Daily Tax Update - January 21, 2005

Treasury Issues Interim Guidance on the Domestic Manufacturing Deduction
On January 19th, Treasury and the IRS issued Notice 2005-14 to provide guidance to taxpayers on the application of section 199, which was enacted as part of the American Jobs Creation Act of 2004 (AJCA).

In general, section 199 allows U.S. manufacturers to deduct an percentage of their "qualified production activities income" ("QPAI"). QPAI is the net of a manufacturer’s domestic production gross receipts ("DPGR") over the expenses (including costs of goods sold) allocable to such receipts. DPGR are the gross receipts derived from: (a) any lease, rental, license, sale, exchange, or other disposition of (i) qualifying production property ("QPP") that was manufactured, produced, grown, or extracted ("MPGE") by the taxpayer in whole or significant part within the United States; (ii) any qualified film produced by the taxpayer; or (iii) electricity, natural gas, or potable water produced by the taxpayer in the United States; (b) construction performed in the United States; or (c) engineering or architectural services performed in the United States for construction projects in the United States. Gross receipts from the sale of food and beverages and the transmission or distribution of electricity, natural gas, or potable water are generally not DPGR. A U.S. manufacturer’s deduction under section 199 for a given year is limited to 50% of the "W-2 wages" paid by the manufacturer during the calendar year ending during the manufacturer’s taxable year.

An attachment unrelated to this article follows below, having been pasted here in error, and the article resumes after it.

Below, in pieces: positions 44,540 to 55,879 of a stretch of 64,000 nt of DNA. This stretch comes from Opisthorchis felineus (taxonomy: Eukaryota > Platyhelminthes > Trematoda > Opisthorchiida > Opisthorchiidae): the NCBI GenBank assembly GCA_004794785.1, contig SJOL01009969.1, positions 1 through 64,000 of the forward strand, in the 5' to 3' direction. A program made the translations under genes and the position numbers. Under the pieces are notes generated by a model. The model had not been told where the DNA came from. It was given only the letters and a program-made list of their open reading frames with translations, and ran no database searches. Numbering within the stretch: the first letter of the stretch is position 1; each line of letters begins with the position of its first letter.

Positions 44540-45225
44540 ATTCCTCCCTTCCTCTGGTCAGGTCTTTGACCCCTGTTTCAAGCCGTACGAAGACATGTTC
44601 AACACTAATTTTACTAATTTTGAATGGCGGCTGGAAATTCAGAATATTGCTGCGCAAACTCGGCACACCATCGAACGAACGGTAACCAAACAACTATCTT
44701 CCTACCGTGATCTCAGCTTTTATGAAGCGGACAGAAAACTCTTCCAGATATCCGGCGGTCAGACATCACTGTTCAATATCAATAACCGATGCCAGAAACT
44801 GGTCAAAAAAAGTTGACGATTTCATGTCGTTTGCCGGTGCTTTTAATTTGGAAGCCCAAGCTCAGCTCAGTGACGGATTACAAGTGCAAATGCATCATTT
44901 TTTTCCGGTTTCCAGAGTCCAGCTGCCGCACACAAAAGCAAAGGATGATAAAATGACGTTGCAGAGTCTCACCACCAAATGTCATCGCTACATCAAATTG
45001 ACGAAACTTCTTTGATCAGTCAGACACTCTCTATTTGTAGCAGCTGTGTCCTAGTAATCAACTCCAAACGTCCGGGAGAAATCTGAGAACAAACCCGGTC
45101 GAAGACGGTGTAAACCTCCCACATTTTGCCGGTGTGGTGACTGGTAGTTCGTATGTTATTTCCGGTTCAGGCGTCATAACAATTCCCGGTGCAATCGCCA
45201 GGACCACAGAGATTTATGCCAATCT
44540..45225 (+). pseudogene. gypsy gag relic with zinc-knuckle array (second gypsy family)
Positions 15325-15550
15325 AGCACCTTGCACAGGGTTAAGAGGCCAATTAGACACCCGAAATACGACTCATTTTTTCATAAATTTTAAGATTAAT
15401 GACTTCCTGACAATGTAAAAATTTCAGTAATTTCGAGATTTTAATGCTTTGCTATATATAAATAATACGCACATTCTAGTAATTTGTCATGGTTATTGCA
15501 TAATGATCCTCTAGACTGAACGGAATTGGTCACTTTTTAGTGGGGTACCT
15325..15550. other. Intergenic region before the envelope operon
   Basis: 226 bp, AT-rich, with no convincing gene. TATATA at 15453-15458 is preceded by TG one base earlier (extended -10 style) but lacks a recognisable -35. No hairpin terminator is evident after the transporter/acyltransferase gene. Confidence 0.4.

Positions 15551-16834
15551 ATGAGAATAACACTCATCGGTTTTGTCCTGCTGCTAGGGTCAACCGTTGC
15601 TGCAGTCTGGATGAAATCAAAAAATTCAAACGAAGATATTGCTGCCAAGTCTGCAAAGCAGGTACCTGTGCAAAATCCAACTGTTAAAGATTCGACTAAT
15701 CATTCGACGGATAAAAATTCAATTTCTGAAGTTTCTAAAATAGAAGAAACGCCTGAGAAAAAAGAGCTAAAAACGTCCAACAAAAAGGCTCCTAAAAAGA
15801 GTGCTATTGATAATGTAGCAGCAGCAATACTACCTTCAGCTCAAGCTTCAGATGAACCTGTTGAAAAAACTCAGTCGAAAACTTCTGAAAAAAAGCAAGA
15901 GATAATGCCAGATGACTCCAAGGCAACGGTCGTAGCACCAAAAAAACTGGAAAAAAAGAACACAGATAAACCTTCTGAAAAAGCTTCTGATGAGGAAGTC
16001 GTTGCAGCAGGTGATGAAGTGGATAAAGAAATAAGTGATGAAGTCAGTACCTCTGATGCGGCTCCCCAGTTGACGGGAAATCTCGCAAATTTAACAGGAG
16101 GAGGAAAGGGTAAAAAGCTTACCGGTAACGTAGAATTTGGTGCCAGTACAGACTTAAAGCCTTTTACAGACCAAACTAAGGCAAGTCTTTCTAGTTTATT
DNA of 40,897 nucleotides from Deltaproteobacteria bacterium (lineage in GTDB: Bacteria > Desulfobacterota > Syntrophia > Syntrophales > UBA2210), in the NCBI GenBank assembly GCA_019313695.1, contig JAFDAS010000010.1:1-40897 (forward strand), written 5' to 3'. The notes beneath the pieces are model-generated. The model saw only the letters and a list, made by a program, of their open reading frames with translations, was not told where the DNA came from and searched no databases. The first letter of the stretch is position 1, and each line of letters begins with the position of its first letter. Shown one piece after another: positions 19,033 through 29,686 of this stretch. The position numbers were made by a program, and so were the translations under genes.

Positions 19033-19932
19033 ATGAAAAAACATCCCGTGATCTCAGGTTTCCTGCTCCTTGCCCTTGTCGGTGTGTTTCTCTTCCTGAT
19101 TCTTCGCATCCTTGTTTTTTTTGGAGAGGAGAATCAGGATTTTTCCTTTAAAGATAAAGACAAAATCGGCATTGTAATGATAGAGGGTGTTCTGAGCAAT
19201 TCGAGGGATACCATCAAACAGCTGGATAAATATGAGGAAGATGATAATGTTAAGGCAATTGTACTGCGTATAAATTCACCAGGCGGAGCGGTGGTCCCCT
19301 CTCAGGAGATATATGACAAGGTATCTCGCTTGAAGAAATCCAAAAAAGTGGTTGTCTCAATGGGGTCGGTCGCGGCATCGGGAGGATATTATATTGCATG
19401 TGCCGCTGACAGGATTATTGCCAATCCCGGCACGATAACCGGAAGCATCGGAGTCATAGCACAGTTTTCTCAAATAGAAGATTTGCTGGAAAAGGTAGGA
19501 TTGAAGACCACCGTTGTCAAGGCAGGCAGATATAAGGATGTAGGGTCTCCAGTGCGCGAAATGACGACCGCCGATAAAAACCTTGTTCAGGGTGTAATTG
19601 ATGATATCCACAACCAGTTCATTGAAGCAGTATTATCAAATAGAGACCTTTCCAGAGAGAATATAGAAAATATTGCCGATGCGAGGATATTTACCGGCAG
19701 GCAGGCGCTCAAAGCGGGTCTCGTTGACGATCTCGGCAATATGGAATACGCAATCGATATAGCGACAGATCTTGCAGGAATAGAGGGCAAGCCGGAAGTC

The following summarizes some of the highlights of Notice 2005-14.

  • W-2 wages. The notice contains rules regarding how wages paid by other entities and predecessors are to be included in (or excluded from) the calculation of a taxpayer’s wage limitation. The notice also provides taxpayers with three allowable methods for calculating W-2 wages.
  • QPAI. The notice provides rules regarding how a manufacturer’s costs (including costs of goods sold) should be calculated and how such costs should be allocated to the manufacturer’s domestic production gross receipts for purposes of calculating QPAI.
  • DPGR. The notice provides that a taxpayer’s method for determining DPGR and non-DPGR must be "a reasonable method that accurately identifies the gross receipts derived from activities described in section 199(c)(4). . . ." Among the factors the Service will consider are: (i) whether the taxpayer is using the most accurate information available; (ii) the relationship between the gross receipts and the base chosen; (iii) the accuracy of the method chosen as compared with other possible methods; (iv) whether the method is used by the taxpayer for internal management or other business purposes; (iv) whether the method is used for other federal, state or foreign income tax purposes; (v) the time, burden, and cost of using various methods; and (vi) whether the taxpayer applies the method consistently from year to year. The notice also provides that gross receipts derived from the performance of services generally do not qualify as DPGR, but provides exceptions to this rule for gross receipts from certain warranties and de minimis receipts from "embedded services."